"A client told us she watched her friend die in front of her and there was nothing she could do," said Corey Davis, legal services coordinator at Prevention Point Philadelphia. "If she had naloxone and was trained to use it, she could have saved her friend's life. We've lost a lot of our people due to fentanyl. This has to stop."

Harm Reduction: New Jersey Governor Signs Needle Exchange Bill

New Jersey Gov. Jon Corzine Tuesday signed into law the Bloodborne Disease Harm Reduction Act, which will allow up to six municipalities to establish needle exchange programs in an effort to reduce the spread of HIV/AIDS and Hepatitis C. The measure passed both houses of the legislature last week, 13 years after attempts to pass such legislation got underway.
Gov. Jon Corzine
Now, newspaper reporters will no longer have to use the boilerplate "New Jersey is the only state with neither needle exchange programs or access to needles without a prescription" when writing about AIDS in the Garden State. In addition to the needle exchange bill, the legislature this session also moved on a non-prescription needle sales bill, which passed the Assembly, but didn't get to a vote in the Senate. Proponents expect it to be on the agenda when the legislature gets back to work next year.

Corzine had previously supported the needle exchange bill and his signature was not in doubt. Under the new law, cities interested in starting needle exchange programs must pass an ordinance, and participants must be given referrals for HIV counseling and testing, drug treatment programs, and health and social services. Two cities, Atlantic City and Camden, have already passed such ordinances, and several others have expressed interest.

"Quite simply, this bill will save lives," said Governor Corzine in a statement announcing his signing of the bill. "The science is clear: Needle exchange programs have been proven effective in reducing the spread of HIV and hepatitis C and serve as gateways to treatment."

"Today ends New Jersey's dubious reign as our nation's only hold-out on progressive and common-sense policies that will save lives," said Speaker Joseph J. Roberts, Jr. (D-Camden). "Now we can begin to reverse our state's near-epidemic rates of HIV/AIDS and Hepatitis C. The needle exchange programs and enhanced access to addiction treatment we authorize today are a glimmer of hope to many who may otherwise have known only death and despair."

"Today we have taken responsibility to help prevent the spread of HIV/AIDS in this state by making access to clean needles part of our comprehensive strategy to combat this public health epidemic," said Senator Nia Gill, (D-Essex), a Senate sponsor of this legislation.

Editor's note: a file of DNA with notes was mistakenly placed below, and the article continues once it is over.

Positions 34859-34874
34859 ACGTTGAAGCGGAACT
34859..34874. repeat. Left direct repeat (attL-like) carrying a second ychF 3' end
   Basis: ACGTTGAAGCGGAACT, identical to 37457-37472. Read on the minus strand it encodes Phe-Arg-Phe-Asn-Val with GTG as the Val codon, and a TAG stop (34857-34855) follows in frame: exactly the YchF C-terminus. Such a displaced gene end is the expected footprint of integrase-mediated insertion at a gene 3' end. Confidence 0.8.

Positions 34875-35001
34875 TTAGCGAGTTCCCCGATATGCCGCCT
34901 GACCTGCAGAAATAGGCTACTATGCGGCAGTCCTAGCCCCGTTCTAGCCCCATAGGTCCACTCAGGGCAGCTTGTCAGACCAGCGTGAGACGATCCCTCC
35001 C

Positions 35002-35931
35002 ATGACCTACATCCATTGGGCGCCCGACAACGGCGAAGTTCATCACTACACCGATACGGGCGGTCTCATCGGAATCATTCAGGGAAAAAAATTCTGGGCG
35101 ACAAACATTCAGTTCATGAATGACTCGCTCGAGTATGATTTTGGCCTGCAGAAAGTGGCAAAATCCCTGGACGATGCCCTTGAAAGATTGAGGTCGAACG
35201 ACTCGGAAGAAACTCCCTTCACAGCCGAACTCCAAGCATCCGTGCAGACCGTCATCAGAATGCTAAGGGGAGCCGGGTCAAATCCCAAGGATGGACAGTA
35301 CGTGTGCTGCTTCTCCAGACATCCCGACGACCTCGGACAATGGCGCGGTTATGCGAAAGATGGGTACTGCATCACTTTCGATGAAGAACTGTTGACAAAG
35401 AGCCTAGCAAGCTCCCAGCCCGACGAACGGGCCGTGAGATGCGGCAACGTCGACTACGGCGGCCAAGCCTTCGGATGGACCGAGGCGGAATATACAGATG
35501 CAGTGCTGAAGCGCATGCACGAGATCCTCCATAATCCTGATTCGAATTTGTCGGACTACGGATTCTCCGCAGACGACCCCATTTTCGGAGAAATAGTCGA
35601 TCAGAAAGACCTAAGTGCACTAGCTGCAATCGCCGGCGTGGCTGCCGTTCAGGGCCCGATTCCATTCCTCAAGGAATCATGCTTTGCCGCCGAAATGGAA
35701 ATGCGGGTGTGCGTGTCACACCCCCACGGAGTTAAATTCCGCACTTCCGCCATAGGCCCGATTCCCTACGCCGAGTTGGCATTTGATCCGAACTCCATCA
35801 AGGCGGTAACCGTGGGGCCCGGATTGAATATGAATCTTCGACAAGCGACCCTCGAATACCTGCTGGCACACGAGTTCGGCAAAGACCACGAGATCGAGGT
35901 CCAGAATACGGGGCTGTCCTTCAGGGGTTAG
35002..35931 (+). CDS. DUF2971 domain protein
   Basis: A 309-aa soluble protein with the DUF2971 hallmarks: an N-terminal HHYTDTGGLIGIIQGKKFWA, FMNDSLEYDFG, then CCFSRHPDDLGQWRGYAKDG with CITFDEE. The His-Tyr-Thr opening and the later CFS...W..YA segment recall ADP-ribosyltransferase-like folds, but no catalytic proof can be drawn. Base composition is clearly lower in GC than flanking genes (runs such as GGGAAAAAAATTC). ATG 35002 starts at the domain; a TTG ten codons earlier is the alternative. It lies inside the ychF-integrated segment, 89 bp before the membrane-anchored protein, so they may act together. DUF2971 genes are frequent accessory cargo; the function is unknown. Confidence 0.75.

New Jersey has the highest rate of cumulative HIV/AIDS cases among women, the third highest rate of pediatric HIV/AIDS cases, the fifth highest rate of adult HIV/AIDS cases and a rate of injection-related HIV infection that is nearly twice the national average.

Law Enforcement: This Week's Corrupt Cops Stories

A Virginia drug-fighter gets caught selling drugs, so does a retired NYPD officer, and yet another jail guard goes down. Also this week, an interesting update on Operation Lively Green, the FBI sting that nailed dozens of military and Arizona law enforcement personnel for protecting the drug trade. Let's get to it:

In Portsmouth, Virginia, a Portsmouth police lieutenant was arrested Tuesday on cocaine distribution charges. Lt. Brian Keith Muhammed Abdul Ali, a 21-year veteran of the force who heads the department's drug-fighting unit, was arrested along with his nephew, a civilian. Both face charges of felony conspiracy to distribute cocaine. Ali was in jail with no bond set as of Wednesday.

In New York City, a retired NYPD officer was one of nine men arrested on charges they peddled drugs at a city-owned Manhattan marina. The arrests last week at the Dyckman Street Marina were the culmination of a six-month investigation in which undercover officers purchased heroin, crack, ecstasy, and marijuana on at least 48 occasions. Jeremy O'Rourke, 42, who quit the department in the late 1980s, is accused of brokering deals between large-scale dealers and the buyers who turned out to be narcs. He faces multiple counts of criminal sale of a controlled substance and conspiracy. His bail is set at $500,000.

In Albany, New York, two Montgomery County Jail guards have been arrested for selling marijuana to inmates. Luis Morales Jr., 26, was arrested last week, while Alvin Hoyt Jr., 20, was arrested earlier this year. Hoyt's arrest during the summer for promoting contraband led to an investigation that has now also netted Morales. Morales was arraigned December 13 on federal charges of marijuana possession with intent to distribute, but the charges against Hoyt were reduced and the judge has sealed his case. I wonder which one cut a deal to testify?

In Tucson, the Arizona Daily Star dug into the Operation Lively Green corruption scandal and found that a dozen US military recruiters were allowed to stay on the job, sometimes for years, after the FBI knew they were involved in drug-running. Operation Lively Green was the two-year FBI sting that has so far netted guilty pleas or verdicts from 60 members of the military and Arizona law enforcement agencies who took bribes from undercover agents to traffic cocaine. The ten recruiters who so far have pleaded guilty netted $180,000 between them.

Bad Science: Congress Passes Measure Okaying Mycoherbicide Testing, But Limits It to US Labs

As part of last Friday's passage of the reauthorization bill for the Office of National Drug Control Policy (ONDCP), Congress authorized the testing of mycoherbicides -- toxic, fungal plant killers -- for use against illicit drug crops in Latin America. But in what the Drug Policy Alliance (DPA) called a "significant reform," the legislation was modified to restrict testing to laboratories in the United States.
fusarium-ravaged grain demonstrates the danger